Don’t give interviews without your lawyer. As a Neighborhood watch captain, and someone familiar with local law enforcement, George Zimmerman assumed and expected that the police department would look out for his best interests. After all, he volunteered to help the police keep his community safe. But he talked at great length to authorities, including multiple interviews on video, without an attorney. And prosecutors picked apart his statements word-by-word and used this against him in court.

Don’t be surprised if a civil lawsuit comes next. As a rule, civil suits follow criminal proceedings. So it’s possible that you may have to defend yourself twice. To be found guilty in a criminal trial, the prosecution needs to prove your guilt beyond a reasonable doubt. But in a civil trial, you can be convicted by a “preponderance” of the evidence. So even if you’re found not guilty of criminal charges, you can still be sued and financially ruined. So far, Zimmerman hasn’t been threatened with a civil suit, but it’s still possible.

Remember O.J. Simpson? He was found not guilty for two murders in 1995. Two years later, he was found guilty in a civil trial and ordered to pay a whopping $33,500,000 in damages. Basically, he was tried twice for the same crime. When they couldn’t get him the first time, they went after him again and won.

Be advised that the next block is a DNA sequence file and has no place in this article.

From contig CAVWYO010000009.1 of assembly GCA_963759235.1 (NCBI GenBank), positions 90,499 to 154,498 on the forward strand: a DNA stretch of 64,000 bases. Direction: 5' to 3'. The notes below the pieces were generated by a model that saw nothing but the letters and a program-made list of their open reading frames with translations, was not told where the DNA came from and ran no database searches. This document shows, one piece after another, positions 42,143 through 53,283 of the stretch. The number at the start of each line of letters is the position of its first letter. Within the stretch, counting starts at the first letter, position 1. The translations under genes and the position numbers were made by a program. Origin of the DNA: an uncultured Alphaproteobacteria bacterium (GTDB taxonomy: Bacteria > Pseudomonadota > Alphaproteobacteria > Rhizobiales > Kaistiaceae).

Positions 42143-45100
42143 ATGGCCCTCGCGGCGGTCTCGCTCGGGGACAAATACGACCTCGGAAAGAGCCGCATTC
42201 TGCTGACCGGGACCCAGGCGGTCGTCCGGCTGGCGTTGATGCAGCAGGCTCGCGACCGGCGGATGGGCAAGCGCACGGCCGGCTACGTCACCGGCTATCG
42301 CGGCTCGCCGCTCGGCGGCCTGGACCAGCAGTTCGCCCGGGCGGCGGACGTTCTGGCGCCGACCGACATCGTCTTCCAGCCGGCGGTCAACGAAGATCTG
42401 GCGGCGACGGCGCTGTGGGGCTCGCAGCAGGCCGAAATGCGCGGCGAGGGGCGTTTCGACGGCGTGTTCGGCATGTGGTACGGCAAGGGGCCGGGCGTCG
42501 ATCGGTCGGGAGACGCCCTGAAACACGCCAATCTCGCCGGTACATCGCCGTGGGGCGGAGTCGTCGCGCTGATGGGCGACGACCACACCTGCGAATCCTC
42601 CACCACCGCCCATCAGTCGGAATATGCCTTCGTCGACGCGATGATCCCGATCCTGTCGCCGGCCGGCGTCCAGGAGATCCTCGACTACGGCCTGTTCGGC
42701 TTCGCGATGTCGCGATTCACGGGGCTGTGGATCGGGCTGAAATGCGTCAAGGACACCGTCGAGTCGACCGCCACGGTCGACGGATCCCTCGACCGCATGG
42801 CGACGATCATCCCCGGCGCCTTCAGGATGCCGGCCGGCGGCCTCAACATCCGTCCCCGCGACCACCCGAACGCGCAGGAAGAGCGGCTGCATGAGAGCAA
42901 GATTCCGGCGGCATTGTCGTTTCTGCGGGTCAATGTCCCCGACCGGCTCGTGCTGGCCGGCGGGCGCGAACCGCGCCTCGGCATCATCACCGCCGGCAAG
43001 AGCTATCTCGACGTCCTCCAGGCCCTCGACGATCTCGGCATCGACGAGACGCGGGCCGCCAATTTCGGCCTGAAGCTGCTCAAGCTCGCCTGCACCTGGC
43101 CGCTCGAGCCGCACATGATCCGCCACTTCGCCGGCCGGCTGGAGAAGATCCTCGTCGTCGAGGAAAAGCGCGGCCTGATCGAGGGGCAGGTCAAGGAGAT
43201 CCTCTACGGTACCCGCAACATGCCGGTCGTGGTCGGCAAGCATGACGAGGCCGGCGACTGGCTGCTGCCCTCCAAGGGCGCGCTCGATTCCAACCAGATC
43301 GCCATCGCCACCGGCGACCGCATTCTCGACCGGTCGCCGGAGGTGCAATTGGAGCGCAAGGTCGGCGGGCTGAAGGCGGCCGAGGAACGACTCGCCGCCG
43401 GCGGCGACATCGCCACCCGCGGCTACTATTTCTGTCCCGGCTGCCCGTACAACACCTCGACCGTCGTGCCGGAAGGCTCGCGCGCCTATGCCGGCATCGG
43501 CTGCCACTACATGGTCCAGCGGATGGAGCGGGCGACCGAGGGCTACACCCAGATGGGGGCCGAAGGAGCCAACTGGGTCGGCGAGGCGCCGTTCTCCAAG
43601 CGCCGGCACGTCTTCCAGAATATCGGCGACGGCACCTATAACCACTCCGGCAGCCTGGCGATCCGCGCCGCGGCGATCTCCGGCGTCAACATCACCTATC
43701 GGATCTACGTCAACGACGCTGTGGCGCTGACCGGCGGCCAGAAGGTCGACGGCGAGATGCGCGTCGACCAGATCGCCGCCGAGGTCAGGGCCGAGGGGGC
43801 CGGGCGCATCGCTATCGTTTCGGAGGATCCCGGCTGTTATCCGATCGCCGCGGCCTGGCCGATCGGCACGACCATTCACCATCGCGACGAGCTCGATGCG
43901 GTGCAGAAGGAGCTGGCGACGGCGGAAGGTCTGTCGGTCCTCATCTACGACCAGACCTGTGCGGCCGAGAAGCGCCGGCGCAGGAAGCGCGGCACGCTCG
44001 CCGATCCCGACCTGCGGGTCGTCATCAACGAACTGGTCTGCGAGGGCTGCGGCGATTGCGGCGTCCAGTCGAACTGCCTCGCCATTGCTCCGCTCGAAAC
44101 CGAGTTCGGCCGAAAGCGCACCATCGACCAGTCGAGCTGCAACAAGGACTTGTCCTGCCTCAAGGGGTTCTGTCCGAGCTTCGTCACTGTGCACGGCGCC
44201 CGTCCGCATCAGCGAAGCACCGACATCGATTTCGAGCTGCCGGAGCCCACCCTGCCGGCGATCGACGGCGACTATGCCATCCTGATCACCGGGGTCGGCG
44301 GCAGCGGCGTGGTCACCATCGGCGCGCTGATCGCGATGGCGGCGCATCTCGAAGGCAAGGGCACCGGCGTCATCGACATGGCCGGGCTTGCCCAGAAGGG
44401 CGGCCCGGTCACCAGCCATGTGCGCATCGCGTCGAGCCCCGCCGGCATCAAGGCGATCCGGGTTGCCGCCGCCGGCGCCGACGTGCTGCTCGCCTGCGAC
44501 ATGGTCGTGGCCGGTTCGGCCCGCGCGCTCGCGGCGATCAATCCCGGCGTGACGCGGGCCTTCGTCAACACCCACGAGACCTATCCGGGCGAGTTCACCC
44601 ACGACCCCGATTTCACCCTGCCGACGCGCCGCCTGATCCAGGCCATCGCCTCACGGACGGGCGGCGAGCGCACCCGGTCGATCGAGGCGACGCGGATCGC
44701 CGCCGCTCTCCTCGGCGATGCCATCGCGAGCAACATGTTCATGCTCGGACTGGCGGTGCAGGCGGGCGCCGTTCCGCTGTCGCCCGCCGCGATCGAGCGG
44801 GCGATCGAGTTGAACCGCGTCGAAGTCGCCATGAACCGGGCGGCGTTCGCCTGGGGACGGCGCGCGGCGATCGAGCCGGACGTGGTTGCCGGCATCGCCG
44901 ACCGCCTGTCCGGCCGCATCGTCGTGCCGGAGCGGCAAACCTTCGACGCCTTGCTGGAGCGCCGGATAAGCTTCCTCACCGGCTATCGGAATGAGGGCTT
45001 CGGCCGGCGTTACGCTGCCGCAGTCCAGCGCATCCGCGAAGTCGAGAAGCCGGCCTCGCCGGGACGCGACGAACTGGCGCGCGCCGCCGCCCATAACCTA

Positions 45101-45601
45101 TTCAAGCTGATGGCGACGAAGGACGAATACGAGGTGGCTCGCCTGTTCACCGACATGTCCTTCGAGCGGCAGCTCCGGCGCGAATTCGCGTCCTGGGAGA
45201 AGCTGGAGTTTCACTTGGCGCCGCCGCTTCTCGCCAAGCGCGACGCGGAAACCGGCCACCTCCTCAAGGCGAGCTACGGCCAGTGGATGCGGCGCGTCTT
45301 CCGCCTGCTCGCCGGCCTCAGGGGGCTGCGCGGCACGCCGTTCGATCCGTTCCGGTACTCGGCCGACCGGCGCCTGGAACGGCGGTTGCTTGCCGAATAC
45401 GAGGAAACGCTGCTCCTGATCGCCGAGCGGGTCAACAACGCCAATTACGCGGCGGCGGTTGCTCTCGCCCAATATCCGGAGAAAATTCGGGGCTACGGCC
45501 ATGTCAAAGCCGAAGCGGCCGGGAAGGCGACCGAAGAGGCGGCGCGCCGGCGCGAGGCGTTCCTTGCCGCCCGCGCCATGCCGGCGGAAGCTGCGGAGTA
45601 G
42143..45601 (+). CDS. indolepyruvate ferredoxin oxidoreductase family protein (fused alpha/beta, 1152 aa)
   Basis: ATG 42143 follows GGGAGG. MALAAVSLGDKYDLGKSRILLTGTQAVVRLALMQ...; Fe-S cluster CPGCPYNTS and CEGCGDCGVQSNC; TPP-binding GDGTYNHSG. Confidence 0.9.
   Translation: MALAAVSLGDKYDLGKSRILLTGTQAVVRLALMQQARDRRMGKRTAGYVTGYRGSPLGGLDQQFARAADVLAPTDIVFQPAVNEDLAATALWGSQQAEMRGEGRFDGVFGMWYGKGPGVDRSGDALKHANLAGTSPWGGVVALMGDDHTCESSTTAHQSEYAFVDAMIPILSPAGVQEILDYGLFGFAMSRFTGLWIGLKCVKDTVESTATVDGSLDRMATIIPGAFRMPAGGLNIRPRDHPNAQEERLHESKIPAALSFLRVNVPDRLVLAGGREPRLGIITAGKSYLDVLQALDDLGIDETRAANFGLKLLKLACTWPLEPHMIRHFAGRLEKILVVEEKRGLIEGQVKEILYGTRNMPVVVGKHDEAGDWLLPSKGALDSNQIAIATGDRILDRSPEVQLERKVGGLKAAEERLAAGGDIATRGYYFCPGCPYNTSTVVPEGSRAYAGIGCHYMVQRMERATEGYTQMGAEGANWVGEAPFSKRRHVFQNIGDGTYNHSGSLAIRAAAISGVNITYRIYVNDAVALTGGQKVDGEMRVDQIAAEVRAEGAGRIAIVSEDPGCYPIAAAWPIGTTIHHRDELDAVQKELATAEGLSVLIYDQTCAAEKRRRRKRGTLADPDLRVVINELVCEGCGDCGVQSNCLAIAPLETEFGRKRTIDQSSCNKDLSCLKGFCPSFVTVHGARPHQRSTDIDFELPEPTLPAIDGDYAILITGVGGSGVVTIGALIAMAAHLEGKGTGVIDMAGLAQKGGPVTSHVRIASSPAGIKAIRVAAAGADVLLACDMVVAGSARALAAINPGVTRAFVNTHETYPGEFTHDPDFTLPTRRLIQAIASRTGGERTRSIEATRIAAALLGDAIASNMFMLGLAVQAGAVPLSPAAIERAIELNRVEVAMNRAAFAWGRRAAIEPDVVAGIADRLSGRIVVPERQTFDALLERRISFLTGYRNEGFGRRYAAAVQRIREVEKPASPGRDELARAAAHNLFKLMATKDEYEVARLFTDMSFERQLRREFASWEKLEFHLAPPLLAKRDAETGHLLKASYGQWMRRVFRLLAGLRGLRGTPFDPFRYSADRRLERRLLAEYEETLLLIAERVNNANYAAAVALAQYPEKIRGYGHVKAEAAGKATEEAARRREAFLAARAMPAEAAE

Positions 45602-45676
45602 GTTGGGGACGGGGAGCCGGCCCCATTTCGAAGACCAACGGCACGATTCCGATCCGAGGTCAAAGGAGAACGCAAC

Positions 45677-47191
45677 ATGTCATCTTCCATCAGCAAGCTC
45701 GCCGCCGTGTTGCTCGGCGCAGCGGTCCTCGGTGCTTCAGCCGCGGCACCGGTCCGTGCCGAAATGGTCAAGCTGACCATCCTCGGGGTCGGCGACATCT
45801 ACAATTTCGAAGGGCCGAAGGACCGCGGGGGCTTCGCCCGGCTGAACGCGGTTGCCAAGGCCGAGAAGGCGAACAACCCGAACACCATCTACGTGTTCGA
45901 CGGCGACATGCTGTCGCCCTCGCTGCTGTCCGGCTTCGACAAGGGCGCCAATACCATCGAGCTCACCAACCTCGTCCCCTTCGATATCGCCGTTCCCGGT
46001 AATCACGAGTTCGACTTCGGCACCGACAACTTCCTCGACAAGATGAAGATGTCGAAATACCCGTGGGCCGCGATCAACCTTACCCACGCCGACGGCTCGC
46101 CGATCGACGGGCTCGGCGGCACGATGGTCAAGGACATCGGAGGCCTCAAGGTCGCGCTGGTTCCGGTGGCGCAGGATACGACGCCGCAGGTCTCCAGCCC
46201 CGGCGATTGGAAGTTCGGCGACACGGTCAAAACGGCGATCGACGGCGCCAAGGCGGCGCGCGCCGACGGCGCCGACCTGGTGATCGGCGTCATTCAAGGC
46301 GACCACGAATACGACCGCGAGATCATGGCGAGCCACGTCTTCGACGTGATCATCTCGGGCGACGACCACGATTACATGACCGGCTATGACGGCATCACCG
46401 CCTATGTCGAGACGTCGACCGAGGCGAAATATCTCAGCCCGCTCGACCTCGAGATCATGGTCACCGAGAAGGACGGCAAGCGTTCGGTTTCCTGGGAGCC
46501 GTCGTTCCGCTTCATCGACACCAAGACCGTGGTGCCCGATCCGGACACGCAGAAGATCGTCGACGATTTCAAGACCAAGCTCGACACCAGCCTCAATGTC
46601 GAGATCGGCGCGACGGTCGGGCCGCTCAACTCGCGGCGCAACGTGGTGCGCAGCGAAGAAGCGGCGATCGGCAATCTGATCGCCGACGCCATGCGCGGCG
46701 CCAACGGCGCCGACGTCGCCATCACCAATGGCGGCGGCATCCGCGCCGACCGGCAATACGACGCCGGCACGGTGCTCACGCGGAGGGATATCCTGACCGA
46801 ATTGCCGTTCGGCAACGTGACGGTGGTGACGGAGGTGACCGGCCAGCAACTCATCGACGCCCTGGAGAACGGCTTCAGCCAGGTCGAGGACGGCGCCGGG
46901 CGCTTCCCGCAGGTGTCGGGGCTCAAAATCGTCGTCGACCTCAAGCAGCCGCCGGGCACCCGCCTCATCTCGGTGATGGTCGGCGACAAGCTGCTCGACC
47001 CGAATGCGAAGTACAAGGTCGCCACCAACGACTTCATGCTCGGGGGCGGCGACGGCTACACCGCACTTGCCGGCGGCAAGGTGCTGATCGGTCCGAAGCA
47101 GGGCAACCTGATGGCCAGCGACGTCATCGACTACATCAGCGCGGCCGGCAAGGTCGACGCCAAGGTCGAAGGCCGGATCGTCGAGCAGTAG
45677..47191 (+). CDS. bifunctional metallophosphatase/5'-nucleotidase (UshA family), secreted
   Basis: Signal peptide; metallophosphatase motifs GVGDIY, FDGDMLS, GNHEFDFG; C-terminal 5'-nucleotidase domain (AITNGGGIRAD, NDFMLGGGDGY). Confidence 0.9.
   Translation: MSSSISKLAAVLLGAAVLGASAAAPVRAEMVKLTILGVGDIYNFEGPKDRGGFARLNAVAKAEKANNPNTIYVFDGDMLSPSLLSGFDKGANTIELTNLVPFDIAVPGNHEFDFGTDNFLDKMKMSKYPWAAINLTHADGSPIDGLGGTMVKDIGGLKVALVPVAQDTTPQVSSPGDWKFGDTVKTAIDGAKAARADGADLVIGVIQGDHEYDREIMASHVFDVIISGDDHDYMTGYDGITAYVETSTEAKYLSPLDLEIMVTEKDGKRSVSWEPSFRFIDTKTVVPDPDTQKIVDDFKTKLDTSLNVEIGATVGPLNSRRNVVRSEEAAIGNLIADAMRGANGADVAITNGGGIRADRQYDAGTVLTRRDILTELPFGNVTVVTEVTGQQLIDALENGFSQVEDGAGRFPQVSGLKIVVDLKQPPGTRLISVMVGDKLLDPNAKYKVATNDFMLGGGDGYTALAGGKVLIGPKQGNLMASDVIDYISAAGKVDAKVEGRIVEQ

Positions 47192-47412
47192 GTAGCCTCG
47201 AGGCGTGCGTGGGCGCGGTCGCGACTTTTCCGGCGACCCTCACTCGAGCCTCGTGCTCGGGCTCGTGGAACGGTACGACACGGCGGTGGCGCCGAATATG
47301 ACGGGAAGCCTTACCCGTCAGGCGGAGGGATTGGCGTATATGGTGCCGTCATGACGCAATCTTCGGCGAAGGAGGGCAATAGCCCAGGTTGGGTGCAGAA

We’ve said this before, but it’s worth repeating. If you get into legal hot water after you defend yourself with a firearm, it will probably be because you said or did the wrong thing when dealing with authorities.

Don’t make the same mistakes Zimmerman made.

What George Zimmerman can teach us about legal defense

by Sean Maloney, Defense Attorney

If you learn just one thing about armed self defense from the trial of George Zimmerman, it is this …


Subjecting yourself to a police investigation, interrogation from multiple officers, and a reenactment of the incident on-camera without representation as Zimmerman did is nothing short of insane. And it could be a death sentence, or in this case a potential sentence of life in prison.

I always give this advice to my clients: there is nothing you can say to the police post-shooting to keep from going to jail or to win your case. So vocalize your 5th Amendment Right to remain silent and SHUT UP! But, if you choose not to take my advice, remember, there are thousands of things you can say that could land you in prison.

I am well aware of the pressure, the guilt, and the suspicion police officers may lay on you to prevent you from exercising your civil right against self-incrimination. Such as …

“If you’re innocent, you have nothing to hide, and everything will turn out fine.”

“We can do this two ways. The hard way is you refuse to talk, and based on what I have now, I will arrest you and figure it out at the jail. The easy way is you answer my questions now and sleep in your own bed tonight.”

“Only the guilty ask for an Attorney. You’re not guilty are you? I didn’t think so. Just answer a few questions so I can convince my Sergeant, and we can get this over with.”